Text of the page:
The next several decades “will be the end of the kind of civilization we’re used to,” according to Stanford University biologist Paul Ehrlich whose long-held apocalyptic prophecy was recently featured on the most-watched newsmagazine on TV.
Appearing on CBS’ 60 Minutes on Sunday, notorious population prophet of doom Paul Ehrlich continued to present his failed theories.
When told by CBS correspondent Scott Pelley that there is currently “no political will” to follow any of his recommendations, Ehrlich admitted that was the case and warned of the repercussions for such environmental apathy.
“I know there’s no political will to do any of the things that I’m concerned with, which is exactly why I and the vast majority of my colleagues think we’ve had it — that the next few decades will be the end of the kind of civilization we’re used to,” he said.
Ehrlich also warned that humanity is “not sustainable to maintain our lifestyle — yours and mine,” claiming that “for the entire planet you’d need five more Earths [and it’s] not clear where they’re going to come from.”
The program continued by warning of a “sixth mass extinction” attributed to “humanity’s feasting on resources” which has “tripled” over the last 50 years.
“We’re already consuming 175% of what the Earth can regenerate,” Pelley stated.
“And consider half of humanity — about four billion — live on less than $10 a day,” he added. “They aspire to cars, air conditioning, and a rich diet….”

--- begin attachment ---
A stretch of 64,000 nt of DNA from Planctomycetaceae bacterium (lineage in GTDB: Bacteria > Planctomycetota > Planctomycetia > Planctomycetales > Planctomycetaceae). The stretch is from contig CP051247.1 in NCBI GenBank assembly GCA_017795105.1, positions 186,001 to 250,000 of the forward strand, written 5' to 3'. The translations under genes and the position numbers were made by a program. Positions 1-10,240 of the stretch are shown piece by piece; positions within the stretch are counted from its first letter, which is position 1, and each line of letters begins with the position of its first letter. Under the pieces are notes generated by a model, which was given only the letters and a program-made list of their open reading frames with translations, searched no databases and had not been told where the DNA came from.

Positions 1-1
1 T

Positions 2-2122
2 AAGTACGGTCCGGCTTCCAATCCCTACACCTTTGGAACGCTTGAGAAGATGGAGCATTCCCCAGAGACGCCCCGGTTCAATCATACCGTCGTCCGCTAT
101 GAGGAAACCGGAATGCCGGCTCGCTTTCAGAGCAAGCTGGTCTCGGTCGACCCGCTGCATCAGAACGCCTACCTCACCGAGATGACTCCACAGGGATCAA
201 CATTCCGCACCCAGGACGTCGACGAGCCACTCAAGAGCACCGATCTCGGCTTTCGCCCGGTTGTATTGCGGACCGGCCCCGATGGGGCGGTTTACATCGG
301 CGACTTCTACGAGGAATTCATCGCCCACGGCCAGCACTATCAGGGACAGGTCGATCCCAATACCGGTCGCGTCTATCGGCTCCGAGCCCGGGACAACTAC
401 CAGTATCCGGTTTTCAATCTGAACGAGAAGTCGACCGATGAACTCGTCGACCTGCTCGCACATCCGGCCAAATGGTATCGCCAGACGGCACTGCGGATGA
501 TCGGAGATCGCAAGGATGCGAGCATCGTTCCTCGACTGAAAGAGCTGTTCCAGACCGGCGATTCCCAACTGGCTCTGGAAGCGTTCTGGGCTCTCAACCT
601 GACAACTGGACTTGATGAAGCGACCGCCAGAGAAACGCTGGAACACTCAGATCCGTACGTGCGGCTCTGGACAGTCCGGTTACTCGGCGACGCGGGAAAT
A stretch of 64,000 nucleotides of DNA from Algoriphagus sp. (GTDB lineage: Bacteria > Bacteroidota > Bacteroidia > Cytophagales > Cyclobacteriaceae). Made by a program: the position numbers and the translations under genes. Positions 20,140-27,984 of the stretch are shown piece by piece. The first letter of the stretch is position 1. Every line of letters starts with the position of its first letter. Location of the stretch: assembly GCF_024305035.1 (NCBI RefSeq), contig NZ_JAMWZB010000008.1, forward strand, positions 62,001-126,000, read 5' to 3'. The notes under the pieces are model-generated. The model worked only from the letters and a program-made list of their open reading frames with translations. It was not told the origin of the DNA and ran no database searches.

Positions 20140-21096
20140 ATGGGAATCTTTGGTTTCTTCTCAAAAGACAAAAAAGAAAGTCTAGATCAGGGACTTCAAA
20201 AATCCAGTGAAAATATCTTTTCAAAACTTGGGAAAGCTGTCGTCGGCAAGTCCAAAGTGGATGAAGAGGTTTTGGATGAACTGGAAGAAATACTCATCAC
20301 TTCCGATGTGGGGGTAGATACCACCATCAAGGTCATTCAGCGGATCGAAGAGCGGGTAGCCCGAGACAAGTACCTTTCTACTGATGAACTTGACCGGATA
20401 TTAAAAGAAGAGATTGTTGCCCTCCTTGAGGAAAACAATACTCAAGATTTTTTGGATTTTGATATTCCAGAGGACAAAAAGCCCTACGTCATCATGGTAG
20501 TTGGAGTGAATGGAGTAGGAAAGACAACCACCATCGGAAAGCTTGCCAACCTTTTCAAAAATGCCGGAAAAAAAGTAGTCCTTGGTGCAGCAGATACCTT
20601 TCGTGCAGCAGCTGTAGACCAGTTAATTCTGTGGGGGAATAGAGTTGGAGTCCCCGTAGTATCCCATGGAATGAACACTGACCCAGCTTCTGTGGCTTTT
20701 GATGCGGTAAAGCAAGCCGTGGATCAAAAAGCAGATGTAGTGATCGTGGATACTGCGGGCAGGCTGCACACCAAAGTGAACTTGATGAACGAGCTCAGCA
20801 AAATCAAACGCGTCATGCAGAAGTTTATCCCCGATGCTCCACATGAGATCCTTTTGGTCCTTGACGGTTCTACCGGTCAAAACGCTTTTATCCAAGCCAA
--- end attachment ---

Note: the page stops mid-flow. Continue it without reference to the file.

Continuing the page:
Ehrlich — who has defended mass sterilization, sex-selective abortion, and infanticide — is the author of the infamous 1968 eco-doom bestseller The Population Bomb, which generated mass hysteria over the future of the world and the earth’s ability to sustain human life, yet was demonstrably proved wrong.
In the book, he prophesied that hundreds of millions would starve to death in the 1970s (65 million of whom would be Americans); that already-overpopulated India was doomed; and that odds were fair that “England will not exist in the year 2000.”
Ehrlich concluded that “sometime in the next 15 years, the end will come,” as “an utter breakdown of the capacity of the planet to support humanity” occurs.
He has also argued that allowing women to have as many children as they desire is similar to letting people “throw as much of their garbage into their neighbor’s backyard as they want.”